That "supporter" looks like she OWNS Treesa. The highness couldn't break out of that clutch with a crowbar.
Can you imagine the nightmare scenario:
John Kerry elected president . . . two weeks later we capture Bin Laden.
Kerry gets all the credit.
No, it would be more like 2 weeks later, Kerry spills the beans that Osama has been dead now for a long time... making him a Martyr, inviting more inspired attacks for revenge, spoiling the intelligence benefits of our enemy not knowing, etc.
Ms Kerry, like psuedo husband, does not like to be touched or hugged by common folk. In fact, they do not even like to touch each other. LOL
We need a Haavaad Professor to tell us this? What kind of a name is "Barry" for a Haavaad Professor, anyway? Do real professors actually use big words like "stuff"?
The next pronouncement by the learned gentlemen will be that tuition rates will be going up. "Stuff" happens, you know.
Kerry would have no mandate, no majority in either house, and no personal charisma. If he couldn't get anything of his through the Senate as a Senator, how's he going to do it as President?
Gerry Ford had more juice as POTUS than this guy would. We'll just have to call Kerry "Placeholder of the United States".
I hope there aren't any Freepers out there wasting tens of thousands of dollars a year on tuition for their kid so that he/she can learn how to say "stuff".
Have you watched that video of Richard Holbrooke and Wes Clarke meeting with the KLA on behalf of Kerry? This isn't going to matter once this gets out.
"From his ambitious health-care proposal to his pledges to add 40,000 troops to the military and 10 million jobs to the economy, Kerry has a multitude of multi-pointed plans, and he talks optimistically about making them reality"
$1.5 Trillion in new spending, massive tax increases to fund it, and a resulting slowing economy will not create 10 million new jobs. Kerry's spending will be largely money down the rat hole, with ever increasing health care costs and declining access and quality, as apposed to allowing American's to keep their hard earned pay. Add to that his anti-corporate, anti-capitalist agenda of onerous regulation, and burdensome and ultimately inflationary tax increases, and you can forget just about any new jobs.
Corporate tax loopholes? Gone "in a nanosecond," says Kerry. The Bush administration's new overtime regulations? Reversed on Day One, says running mate John Edwards (news - web sites)."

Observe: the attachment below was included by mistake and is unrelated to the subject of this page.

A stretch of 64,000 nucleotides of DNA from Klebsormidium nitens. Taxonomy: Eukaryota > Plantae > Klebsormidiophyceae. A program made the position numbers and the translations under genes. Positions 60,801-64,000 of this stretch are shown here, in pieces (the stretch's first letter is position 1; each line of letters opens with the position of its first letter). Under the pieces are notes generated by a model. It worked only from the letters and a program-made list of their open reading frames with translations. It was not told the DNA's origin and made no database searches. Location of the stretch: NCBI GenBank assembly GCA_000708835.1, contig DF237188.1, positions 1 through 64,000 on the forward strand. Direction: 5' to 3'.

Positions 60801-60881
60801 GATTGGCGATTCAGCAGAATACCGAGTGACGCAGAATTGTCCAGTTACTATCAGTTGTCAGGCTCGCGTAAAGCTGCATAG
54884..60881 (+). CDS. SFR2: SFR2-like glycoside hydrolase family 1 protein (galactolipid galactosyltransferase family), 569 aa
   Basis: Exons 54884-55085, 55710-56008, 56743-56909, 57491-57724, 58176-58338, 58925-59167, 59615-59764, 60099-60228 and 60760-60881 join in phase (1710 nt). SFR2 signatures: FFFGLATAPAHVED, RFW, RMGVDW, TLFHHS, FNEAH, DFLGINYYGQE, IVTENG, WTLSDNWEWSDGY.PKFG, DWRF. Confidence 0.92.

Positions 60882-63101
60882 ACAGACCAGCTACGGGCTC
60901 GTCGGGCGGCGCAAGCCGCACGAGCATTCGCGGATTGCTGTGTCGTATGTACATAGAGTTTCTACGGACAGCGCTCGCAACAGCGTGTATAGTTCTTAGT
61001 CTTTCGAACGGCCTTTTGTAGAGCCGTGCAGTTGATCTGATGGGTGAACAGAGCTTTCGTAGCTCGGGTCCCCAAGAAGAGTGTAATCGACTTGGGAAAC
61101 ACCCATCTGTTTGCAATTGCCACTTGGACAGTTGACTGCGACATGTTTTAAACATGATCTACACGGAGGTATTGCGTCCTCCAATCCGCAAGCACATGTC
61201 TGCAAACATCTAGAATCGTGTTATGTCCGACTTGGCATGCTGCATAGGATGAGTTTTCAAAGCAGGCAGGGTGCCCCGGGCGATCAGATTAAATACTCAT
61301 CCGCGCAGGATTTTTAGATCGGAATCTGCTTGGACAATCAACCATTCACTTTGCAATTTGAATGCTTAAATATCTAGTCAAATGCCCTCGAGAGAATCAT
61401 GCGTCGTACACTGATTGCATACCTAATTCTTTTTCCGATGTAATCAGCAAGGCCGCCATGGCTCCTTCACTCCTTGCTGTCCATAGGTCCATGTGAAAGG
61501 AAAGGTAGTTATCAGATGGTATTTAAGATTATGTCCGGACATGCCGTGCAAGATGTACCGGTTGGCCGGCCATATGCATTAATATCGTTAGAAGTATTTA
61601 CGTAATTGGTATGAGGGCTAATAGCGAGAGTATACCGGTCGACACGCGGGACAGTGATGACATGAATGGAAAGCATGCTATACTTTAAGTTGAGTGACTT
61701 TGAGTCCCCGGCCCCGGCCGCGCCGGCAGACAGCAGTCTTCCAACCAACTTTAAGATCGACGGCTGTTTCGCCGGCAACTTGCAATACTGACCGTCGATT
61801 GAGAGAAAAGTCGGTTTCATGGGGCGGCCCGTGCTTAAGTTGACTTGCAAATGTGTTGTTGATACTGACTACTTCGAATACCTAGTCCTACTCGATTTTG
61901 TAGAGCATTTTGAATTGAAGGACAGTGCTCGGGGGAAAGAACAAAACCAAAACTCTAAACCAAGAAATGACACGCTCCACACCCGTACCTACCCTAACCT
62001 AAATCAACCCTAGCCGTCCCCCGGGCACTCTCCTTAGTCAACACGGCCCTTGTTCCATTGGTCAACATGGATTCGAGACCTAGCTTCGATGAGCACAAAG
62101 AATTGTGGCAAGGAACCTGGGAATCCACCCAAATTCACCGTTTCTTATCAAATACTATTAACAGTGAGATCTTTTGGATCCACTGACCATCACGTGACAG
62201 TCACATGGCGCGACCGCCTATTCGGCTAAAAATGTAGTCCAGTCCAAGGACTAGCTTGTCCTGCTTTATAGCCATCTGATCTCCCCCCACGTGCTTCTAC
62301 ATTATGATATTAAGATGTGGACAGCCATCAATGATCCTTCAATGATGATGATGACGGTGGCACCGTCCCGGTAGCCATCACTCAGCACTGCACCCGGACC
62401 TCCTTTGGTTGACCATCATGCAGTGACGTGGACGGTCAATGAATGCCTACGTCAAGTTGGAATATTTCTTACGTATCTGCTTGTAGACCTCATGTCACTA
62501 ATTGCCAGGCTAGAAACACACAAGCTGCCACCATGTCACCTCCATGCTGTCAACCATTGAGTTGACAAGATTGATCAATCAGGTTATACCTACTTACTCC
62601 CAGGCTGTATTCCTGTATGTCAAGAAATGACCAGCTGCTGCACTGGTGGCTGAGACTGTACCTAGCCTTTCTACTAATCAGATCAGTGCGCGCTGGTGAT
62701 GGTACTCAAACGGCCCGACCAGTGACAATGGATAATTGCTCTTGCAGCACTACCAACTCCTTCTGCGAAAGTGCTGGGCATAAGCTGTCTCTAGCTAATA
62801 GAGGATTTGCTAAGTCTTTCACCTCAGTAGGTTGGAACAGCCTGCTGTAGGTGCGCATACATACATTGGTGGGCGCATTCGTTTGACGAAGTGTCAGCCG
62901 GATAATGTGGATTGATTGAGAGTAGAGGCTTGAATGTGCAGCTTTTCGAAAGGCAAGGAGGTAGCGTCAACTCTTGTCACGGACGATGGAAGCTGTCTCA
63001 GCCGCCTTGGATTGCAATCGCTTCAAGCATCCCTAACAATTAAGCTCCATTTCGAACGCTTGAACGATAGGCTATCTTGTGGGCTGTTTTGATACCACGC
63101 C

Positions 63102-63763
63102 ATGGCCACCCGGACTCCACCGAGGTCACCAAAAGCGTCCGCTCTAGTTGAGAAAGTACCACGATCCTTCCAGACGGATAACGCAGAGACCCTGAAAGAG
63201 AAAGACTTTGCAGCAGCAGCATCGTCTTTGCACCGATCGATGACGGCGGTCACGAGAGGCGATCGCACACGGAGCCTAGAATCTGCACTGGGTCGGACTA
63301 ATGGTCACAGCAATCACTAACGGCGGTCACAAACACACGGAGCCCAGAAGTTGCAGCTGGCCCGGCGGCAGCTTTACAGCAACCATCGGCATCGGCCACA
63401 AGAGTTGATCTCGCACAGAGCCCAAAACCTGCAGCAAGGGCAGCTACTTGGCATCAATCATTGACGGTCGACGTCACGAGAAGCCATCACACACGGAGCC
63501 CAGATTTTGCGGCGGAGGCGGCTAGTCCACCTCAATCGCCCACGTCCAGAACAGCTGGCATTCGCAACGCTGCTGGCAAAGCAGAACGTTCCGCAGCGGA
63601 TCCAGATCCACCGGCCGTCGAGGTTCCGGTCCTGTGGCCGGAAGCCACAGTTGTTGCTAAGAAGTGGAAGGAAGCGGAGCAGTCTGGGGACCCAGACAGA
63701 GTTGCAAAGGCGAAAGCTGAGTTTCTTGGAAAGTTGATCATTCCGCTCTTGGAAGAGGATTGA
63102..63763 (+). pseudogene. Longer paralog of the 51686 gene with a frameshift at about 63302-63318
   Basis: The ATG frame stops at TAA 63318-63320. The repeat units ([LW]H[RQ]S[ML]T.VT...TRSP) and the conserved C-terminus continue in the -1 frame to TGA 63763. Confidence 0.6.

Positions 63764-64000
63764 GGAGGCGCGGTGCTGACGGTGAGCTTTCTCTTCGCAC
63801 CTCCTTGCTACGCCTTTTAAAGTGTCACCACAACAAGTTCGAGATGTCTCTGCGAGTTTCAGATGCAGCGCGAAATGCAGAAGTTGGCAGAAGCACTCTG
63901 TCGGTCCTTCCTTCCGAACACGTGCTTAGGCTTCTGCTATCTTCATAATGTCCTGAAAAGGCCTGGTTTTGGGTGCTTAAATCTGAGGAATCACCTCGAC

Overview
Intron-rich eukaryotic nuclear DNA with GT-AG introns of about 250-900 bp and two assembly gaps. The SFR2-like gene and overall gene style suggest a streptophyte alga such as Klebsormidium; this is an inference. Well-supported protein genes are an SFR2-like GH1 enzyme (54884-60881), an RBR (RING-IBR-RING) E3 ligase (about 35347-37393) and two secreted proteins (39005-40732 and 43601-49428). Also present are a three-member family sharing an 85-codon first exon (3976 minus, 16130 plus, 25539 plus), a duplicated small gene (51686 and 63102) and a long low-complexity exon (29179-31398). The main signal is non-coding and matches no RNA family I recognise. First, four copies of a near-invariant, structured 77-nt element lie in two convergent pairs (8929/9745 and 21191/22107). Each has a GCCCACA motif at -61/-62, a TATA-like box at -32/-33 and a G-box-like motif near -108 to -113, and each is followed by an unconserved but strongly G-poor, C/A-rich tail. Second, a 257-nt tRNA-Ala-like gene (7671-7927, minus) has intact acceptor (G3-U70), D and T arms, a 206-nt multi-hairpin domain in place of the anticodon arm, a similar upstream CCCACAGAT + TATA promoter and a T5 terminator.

How Kerry expects to keep jobs here with his plans of tax increases, massive increases in regulation and employee health care costs, and the idiocy of the "Kyoto Accords" is beyond me. Look for an exodus of corporations offshore, scaling back of plans of foreign corporation's investment in plants in the US, and the steep decline of the Auto Industry in the US.
"Landy's shorthand description of Kerry's approach to Iraq: "Bush without the swagger," following through on U.S. commitments while trying to get more support from other nations. But Landy said Kerry will be under intense pressure because many of his supporters simply want America to get out. "Even John Kerry doesn't know what do about that, because it's such a nasty choice," Landy said."
Kerry hasn't a clue what to do about the war on terror. His term in office will be an unmitigated disaster. If we survive 4 years of his weakness and vacillation, we will be in such a terrible strategic position, that a Republican President will have almost nothing to work with by 2008. I have no confidence that Kerry will do anything aggressive or proactive as he has "said" he would do. Why believe a proven liar?
I mean this most sincerely: God help us if this happens. <shudder>
Where is that?
Amen to that. This is a honest to goodness nightmare scenario.
Think of all those Clinton people out there we hated -- the ones that brought us to 9-11; they're all out there, a government in waiting.